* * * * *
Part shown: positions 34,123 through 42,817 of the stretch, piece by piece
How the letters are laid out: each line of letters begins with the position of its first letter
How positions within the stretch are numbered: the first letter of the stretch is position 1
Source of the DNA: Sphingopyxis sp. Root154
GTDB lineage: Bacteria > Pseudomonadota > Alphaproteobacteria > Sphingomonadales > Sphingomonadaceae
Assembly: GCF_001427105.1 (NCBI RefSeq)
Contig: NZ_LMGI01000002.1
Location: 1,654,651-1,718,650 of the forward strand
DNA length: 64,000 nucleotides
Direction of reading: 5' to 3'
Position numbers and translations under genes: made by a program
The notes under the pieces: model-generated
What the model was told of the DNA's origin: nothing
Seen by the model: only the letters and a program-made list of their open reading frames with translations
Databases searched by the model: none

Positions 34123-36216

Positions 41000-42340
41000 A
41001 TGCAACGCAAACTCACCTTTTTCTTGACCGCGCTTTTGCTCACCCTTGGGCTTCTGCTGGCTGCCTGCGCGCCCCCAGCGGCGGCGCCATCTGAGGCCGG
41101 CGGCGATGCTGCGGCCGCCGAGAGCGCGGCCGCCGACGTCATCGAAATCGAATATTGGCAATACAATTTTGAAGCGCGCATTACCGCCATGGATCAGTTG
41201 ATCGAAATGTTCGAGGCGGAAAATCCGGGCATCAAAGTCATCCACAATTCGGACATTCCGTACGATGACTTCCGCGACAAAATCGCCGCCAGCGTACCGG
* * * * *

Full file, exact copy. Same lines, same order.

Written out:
Part shown: positions 34,123 through 42,817 of the stretch, piece by piece
How the letters are laid out: each line of letters begins with the position of its first letter
How positions within the stretch are numbered: the first letter of the stretch is position 1
Source of the DNA: Sphingopyxis sp. Root154
GTDB lineage: Bacteria > Pseudomonadota > Alphaproteobacteria > Sphingomonadales > Sphingomonadaceae
Assembly: GCF_001427105.1 (NCBI RefSeq)
Contig: NZ_LMGI01000002.1
Location: 1,654,651-1,718,650 of the forward strand
DNA length: 64,000 nucleotides
Direction of reading: 5' to 3'
Position numbers and translations under genes: made by a program
The notes under the pieces: model-generated
What the model was told of the DNA's origin: nothing
Seen by the model: only the letters and a program-made list of their open reading frames with translations
Databases searched by the model: none

Positions 34123-36216

Positions 41000-42340
41000 A
41001 TGCAACGCAAACTCACCTTTTTCTTGACCGCGCTTTTGCTCACCCTTGGGCTTCTGCTGGCTGCCTGCGCGCCCCCAGCGGCGGCGCCATCTGAGGCCGG
41101 CGGCGATGCTGCGGCCGCCGAGAGCGCGGCCGCCGACGTCATCGAAATCGAATATTGGCAATACAATTTTGAAGCGCGCATTACCGCCATGGATCAGTTG
41201 ATCGAAATGTTCGAGGCGGAAAATCCGGGCATCAAAGTCATCCACAATTCGGACATTCCGTACGATGACTTCCGCGACAAAATCGCCGCCAGCGTACCGG